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CD reviewing - 3 from Hyperion

CD reviewing is something of a lottery for smaller reviewing outlets. MusicWeb reviews 100 - 250 Classical CDs each month and Gramophone offers reviews of 140+ discs next month, but experience shows that there are glaring omissions, and some musicians find it hard to get reviews.

Many discs reach us every week, some unsolicited from individuals and from record companies, some of those sending us all their releases for consideration, whilst appreciating that we cannot cover every one. We do, however, sample at least every disc received, but do not review all those for which our opinions would be unhelpful to all concerned.

From monthly lists circulated by distributors, some of them dauntingly massive, we ask a few of each, choosing prejudiced in favour of unfamiliar music that we don't know. Inevitably, many worthy productions are missed.

With the smaller record companies, it is more problematic. Hyperion maintains high standards both in their new releases and in re-releases on their Helios budget label (we consider that re-releases are equally important to our readers, some of them cash-strapped in the recession).

This month we have three of five requested to consider (we will have to seek elsewhere for opinions about Hyperion's Stravinsky and the Helios Tartini re-release). The three we do have raise interesting critical considerations.

Hindemith's complete solo viola sonatas (Lawrence Power) [Hyperion CDA67769] is one for those collectors who like to amass intégrales. Paul Hindemith was a great violist (he premiered Walton's concerto) and he could play well every other orchestral instrument too! Power is one of the finest of the many violists now before the public, vying for attention of record collectors.

This is therefore for violists a self-recommending set, but less so for ordinary collectors. These sonatas go better individually in mixed programmes. Some of the music is, frankly, gruff and dour; most approachable the last one (1937), written fast on a train journey to Chicago and completed by his arrival there to premiere it the very same day ! Hindemith's language had by then become "more warmly emotional, even romantc again" (Malcolm MacDonald in his comprehensive notes).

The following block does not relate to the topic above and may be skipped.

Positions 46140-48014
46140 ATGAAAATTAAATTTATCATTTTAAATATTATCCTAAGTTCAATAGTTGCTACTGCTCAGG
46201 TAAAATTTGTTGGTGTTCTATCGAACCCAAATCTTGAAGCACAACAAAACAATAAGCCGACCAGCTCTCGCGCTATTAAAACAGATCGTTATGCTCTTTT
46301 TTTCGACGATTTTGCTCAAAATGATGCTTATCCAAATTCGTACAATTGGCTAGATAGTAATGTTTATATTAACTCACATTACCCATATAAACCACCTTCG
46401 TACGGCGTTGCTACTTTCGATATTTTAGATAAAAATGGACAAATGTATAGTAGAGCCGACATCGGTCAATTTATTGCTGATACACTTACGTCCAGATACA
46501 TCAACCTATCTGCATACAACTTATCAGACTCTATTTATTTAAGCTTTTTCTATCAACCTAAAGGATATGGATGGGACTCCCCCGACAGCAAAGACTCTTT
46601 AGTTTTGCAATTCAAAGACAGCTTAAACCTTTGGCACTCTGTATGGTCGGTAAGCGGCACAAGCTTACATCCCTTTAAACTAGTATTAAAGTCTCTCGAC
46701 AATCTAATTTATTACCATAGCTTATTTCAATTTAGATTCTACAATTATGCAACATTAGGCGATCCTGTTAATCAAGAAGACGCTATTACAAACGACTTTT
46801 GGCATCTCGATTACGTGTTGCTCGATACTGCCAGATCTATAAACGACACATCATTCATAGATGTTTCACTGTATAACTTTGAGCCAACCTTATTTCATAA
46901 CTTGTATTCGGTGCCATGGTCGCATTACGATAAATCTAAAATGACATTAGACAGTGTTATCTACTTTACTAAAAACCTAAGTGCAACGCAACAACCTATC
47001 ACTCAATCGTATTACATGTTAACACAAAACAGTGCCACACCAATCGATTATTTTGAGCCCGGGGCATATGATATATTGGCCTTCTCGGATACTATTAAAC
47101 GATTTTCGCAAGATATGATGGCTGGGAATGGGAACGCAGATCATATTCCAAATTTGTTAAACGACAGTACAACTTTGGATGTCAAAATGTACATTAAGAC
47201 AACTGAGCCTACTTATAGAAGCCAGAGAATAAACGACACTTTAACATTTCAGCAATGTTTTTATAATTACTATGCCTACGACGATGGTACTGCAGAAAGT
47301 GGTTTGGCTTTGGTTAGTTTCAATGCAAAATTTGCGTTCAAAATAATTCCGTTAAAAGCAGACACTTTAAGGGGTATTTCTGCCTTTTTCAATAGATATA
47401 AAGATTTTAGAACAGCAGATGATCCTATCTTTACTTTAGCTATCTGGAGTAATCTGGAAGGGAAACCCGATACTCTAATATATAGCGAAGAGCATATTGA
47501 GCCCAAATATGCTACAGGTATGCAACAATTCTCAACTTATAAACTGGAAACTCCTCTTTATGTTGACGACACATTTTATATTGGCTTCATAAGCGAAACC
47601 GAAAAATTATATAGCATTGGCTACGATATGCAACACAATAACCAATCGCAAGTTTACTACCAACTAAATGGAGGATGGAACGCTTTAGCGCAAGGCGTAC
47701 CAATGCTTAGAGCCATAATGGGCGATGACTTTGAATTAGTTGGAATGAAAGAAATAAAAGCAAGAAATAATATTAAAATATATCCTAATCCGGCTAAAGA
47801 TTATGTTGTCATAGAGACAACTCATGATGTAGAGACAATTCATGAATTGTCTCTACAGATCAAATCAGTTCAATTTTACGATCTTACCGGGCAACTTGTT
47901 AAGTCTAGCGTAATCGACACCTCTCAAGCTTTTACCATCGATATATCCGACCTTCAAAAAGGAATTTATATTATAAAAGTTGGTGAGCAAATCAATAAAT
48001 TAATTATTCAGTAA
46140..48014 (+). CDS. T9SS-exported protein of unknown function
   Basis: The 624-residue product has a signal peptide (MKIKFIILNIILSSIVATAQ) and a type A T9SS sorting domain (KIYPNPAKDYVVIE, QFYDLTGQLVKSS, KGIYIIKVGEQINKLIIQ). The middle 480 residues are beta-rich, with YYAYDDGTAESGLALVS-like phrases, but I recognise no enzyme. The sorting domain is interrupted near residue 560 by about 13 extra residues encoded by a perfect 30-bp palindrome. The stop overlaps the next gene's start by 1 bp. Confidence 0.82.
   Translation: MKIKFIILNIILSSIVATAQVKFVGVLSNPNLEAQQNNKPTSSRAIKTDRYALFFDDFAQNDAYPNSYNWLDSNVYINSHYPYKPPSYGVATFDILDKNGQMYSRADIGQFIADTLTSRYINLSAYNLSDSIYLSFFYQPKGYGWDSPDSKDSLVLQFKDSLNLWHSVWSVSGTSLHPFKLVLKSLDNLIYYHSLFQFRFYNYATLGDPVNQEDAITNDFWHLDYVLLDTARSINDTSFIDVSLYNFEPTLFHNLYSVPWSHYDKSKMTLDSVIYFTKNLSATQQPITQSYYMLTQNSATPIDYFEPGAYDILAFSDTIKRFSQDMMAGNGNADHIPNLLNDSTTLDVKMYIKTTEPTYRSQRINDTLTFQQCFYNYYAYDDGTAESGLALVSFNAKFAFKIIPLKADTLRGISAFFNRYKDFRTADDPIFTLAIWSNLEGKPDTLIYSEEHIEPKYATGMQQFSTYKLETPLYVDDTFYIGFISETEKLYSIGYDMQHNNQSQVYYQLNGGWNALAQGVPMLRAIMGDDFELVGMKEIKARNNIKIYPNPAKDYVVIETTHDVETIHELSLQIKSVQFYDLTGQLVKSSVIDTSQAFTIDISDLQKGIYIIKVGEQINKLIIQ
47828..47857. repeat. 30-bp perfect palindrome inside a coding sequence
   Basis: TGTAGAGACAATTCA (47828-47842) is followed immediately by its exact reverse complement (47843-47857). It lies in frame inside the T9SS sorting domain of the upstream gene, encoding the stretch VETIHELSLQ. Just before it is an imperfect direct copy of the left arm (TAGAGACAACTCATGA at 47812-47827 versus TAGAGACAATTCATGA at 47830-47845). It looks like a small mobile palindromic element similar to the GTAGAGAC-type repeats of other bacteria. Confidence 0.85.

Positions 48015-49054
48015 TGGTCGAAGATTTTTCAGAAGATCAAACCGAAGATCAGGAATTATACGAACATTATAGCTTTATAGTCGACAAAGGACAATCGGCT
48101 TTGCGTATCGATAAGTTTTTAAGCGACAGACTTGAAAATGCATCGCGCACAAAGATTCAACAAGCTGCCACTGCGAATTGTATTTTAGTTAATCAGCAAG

Jonathan Plowright's Chopin Homage [Hyperion 67803] for the composer's 200th birthday (22 February 1810 - same date as my own!) is far more to my taste, illustrating Chopin's all pervading importance as recognised by very many composers, some of them now obscure. The gems are substantial sets of varations by Busoni and Mompou, and for British collectors three by Berkeley - but none of Szymanowski's, I wonder why. Extensive notes by jeremy Nicholas and a lovely cover. I am strongly prejudiced (for concerts and for recordings) in favour of imaginitvely conceived programmes, and this is one.

But the greatest pleasure (and a complete surprise) is a wonderful disc of Baltic choral music by Praulinš, Einfelde, Sisask & Miškinis, given by Cambridge's Choir of Trinity College under Stephen Layton [CDA 67747].

The main work is a terrific Missa Rigensis by musical polymath Ugis Praulinš, one time sound engineer, latterly composer for films, TV, "crossover", ballet and concert (pictured with Stephen Layton). It is a fresh working of the familiar text in "an integrated musical language - - referential yet completely personal" (Gabriel Jackson).

Of the other composers, Einfelde's cycle was a welcome reminder of her participation in the last of Richard Steinitz's Huddersfield Festivals, 2000, and of the too-separate world of choral music in which we have immersed ourselves at Festivals at Cork and in Bavaria.

This disc is a labour of love, the music is superbly sung by the lusty young voices of about thirty Cambridge choral scholars (many of them, I believe, not studying music as main subjects) and was sumptuously recorded in Ely Cathedral summer 2008.

The recording details (once you can locate them!) do not tell whether there was a Baltic lanuages coach? We'll have to take that on trust. But don't miss this CD.

Peter Grahame Woolf
January 2010